Wednesday, June 3, 2015

Cycling4Diversity celebrates 5 years

Cycling for Diversity sees fifth year

On the Spot by Ken Herar
The Cycling4Diversity team finished its 11-city tour with 15 schools during Cyling4Diversity Week from May 17 to 23.
The first two days of our four-day trip took us to five Okanagan communities and six  schools. The main message of our ride was to encourage students to embrace diversity and to do one positive act during the week.
The makeup of diversity is very different in the Okanagan compared to the Lower Mainland. School principals and mayors from the various communities cycled with us to our locations.
The Cycling4Diversity Foundation also celebrated its fifth year, surpassing 100 schools and visiting every community from Vancouver to Chilliwack, along with Victoria and the Okanagan. This could not have been done without many of our team members and community sponsors.
I was recently asked if I thought C4D has made has made a difference. Hearing the responses from teachers, parents and students, I would have to say our team has made a difference and our organization is growing in a positive direction.
This year we were fortunate to be able to have Abbotsford Police Det. Roy McBeth, who joined us for two days. He delivered a powerful and emotional message about how his son had some struggles in school and how the other children joined him in helping him finish a race around the track. He also shared about getting a kidney from his boss, who was able to donate a part of his kidney, giving McBeth a second chance. Through this experience he shared that we’re all the same inside and bleed red.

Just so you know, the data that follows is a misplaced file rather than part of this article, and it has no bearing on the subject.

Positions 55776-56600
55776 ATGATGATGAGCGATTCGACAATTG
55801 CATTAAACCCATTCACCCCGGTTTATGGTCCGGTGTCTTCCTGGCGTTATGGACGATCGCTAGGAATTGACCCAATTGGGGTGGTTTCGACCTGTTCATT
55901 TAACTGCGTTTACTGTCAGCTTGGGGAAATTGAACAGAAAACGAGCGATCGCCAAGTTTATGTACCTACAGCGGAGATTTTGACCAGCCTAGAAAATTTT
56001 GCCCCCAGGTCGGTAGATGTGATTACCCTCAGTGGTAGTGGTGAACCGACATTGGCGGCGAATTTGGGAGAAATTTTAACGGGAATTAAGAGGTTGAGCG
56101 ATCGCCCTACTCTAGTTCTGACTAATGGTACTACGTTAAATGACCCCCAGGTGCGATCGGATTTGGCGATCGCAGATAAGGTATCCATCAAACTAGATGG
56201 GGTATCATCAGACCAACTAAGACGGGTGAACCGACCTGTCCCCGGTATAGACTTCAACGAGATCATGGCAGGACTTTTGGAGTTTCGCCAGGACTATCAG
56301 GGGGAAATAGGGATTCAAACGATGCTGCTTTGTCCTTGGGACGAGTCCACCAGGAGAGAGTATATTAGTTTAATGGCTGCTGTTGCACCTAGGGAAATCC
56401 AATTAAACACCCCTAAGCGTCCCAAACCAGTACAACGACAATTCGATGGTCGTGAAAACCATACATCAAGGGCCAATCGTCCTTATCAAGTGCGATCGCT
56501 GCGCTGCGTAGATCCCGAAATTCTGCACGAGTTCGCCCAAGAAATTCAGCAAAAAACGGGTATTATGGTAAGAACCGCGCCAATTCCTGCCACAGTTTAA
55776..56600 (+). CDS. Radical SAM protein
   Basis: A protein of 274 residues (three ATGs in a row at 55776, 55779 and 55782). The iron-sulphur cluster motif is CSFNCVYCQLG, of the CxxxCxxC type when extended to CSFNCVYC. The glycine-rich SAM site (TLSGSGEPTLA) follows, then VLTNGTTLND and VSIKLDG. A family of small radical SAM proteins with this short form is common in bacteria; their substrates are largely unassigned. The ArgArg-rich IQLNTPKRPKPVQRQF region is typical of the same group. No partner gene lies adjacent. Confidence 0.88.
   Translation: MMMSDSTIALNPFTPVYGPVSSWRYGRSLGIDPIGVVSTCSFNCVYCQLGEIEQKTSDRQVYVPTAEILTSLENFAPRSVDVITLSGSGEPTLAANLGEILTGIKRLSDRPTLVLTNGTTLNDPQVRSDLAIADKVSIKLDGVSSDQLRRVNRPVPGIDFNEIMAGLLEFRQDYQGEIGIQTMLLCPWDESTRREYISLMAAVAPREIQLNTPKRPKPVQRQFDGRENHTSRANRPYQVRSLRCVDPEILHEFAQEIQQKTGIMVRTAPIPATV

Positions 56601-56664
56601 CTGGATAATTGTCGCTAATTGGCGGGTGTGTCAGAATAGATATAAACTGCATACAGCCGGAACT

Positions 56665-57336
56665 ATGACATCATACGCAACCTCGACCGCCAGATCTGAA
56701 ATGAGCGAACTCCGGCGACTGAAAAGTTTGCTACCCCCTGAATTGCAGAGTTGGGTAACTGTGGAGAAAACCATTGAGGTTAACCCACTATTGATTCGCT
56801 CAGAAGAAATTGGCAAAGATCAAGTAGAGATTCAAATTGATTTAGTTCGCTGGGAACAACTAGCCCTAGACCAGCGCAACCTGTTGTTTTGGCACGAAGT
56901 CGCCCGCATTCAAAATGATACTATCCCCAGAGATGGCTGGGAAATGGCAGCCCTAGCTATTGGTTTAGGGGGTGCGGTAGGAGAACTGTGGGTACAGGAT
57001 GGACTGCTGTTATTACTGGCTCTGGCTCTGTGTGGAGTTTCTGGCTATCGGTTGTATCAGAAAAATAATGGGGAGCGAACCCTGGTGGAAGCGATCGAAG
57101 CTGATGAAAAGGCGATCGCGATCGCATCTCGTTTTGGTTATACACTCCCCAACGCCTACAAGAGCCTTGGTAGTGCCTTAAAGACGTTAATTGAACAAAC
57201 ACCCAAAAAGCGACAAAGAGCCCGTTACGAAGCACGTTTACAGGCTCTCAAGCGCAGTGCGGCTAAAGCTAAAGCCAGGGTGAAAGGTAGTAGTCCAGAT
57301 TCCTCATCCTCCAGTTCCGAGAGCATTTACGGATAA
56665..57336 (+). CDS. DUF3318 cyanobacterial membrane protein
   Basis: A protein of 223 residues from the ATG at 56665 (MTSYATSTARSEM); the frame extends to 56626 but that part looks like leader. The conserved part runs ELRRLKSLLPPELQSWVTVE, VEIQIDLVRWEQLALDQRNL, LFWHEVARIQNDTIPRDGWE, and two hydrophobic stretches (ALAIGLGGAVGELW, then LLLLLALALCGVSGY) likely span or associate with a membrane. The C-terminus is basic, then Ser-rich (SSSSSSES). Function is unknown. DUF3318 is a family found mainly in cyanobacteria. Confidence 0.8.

Harjit Sajjan, a lieutenant-colonel in the Canadian military, who joined us for the first day said, “I realized that a shared experience can really light up a kid’s day.”
As he was recounting his experiences in Bosnia, a pair of students mentioned they grew up in the Balkan country. Sajjan addressed them with the country’s traditional greeting and watched them light up – transforming from timid and shy into smiling and happy. “Being different is unique and being unique gives us strength.”
Now, that we’ve met our first milestone, I feel the best is still yet to come for C4D.

Cycling4Diversity visits White Rock


Cyclists talk diversity at White Rock City Hall

Ken Herrar (right), Roy McBeth (with bike) and other Cycling4Diversity members are addressed by Mayor Wayne Baldwin during a stop at White Rock City Hall May 21. - Tracy Holmes
Ken Herrar (right), Roy McBeth (with bike) and other Cycling4Diversity members are addressed by Mayor Wayne Baldwin during a stop at White Rock City Hall May 21.
— image credit: Tracy Holmes
Cyclists with a mission to "talk to all kids about diversity" made a stop at White Rock City Hall last month.
For the Cycling4Diversity team, led by Ken Herar, it was the last stop on Day 3 of a four-day trek to spread the message.
Launched five years ago, after Herar was denied entry to a Christmas party because he was South Asian, the message has been shared at about 100 schools so far – 16 in 11 cities this year alone.
In welcoming the team, Mayor Wayne Baldwin expressed appreciation for their efforts to discuss cultural diversity, encourage inclusion and "expand circles of friendship."
Baldwin also shared a diversity experience of his own, talking about growing up in Kitimat after the war. People came from around the world to work there, he said.
"My friends growing up were a mixed bag, to say the least," Baldwin told the cyclists.
"We all forgot the stuff that happened during the war. We all became friends and just forgot about all that crap.
"That's what kids do when given an opportunity."
Anne-Marie Sjoden, executive director of Cycling4Diversity, said the movement is becoming known worldwide.
Participant Roy McBeth, a detective with the Abbotsford Police Department, described the ride as "very eye-opening… and somewhat emotional."
He joined in the hopes of raising awareness of the importance of organ donation, including the under-representation in different races of those willing to donate.
The ride finished in Abbotsford on May 22.
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